When you spend your days thinking about tech, you develop very strong feelings about gadgets. Here, four Slate technology writers reveal the gizmos that drive them batty.
Will Oremus, senior technology writer
I wanted to love the Microsoft Surface line of tablets. The hardware is capable. The kickstand is perfect. The detachable Touch Cover keyboard is brilliant. But oh gawd, the software. It’s not just the dearth of apps—in its determination to build a tablet that could do it all, Microsoft built one that does almost nothing easily or intuitively. Menus pop up and slide out from various parts of the screen seemingly at random. Key apps require switching from touchscreen mode to the classic Windows desktop environment. Even simple operations like copy-paste can induce migraines.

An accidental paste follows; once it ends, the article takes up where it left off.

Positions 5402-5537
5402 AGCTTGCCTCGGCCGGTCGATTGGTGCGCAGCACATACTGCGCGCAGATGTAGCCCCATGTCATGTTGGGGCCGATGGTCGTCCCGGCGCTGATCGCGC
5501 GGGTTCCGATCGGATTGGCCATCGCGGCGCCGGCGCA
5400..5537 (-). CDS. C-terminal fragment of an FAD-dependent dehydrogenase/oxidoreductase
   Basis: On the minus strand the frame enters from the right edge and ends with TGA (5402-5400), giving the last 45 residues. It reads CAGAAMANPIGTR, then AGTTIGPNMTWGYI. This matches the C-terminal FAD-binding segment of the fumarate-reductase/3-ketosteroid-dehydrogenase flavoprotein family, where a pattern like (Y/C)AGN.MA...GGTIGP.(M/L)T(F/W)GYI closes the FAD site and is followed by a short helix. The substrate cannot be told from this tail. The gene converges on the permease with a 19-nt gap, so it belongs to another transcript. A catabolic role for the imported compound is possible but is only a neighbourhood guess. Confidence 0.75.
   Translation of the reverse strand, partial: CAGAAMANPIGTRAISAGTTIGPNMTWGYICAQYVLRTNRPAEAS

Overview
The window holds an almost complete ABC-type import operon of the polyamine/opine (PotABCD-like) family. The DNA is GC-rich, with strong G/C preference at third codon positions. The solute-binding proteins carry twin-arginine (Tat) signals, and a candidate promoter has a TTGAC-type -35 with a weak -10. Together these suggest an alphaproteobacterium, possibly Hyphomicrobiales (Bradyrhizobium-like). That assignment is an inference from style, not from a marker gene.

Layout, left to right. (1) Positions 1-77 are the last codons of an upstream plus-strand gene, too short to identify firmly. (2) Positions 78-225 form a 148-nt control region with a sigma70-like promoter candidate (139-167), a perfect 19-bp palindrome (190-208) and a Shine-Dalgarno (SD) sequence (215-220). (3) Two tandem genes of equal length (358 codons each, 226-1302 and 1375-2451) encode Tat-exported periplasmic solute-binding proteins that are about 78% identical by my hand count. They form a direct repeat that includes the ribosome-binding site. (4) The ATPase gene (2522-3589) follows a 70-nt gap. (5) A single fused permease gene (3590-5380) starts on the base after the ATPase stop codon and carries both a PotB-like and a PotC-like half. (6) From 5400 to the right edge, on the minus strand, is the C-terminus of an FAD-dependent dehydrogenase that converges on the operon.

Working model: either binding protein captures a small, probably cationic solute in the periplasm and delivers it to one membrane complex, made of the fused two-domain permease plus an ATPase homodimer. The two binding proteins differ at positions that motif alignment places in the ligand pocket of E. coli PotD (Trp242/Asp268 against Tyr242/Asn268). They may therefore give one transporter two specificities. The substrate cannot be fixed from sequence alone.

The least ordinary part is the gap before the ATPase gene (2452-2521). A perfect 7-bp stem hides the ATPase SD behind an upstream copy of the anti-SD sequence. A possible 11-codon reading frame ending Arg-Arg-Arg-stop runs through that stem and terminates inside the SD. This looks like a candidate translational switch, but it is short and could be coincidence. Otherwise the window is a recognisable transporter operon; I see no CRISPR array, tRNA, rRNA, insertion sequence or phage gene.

When Microsoft launched the Surface 2 and Surface Pro 2, I wondered whether consumers would really want to use their tablets for work. But the far greater problem is that, with Windows 8/Windows RT, just using a Surface feels like work in itself. These problems, of course, are not limited to the Surface: Other Windows-based tablets and mobile devices suffer from them as well. But I’m singling out the Surface because I had such high hopes for it based on the design and the specs. If only Microsoft could build mobile software that lives up to its hardware, the iPad might have had a worthy rival at last.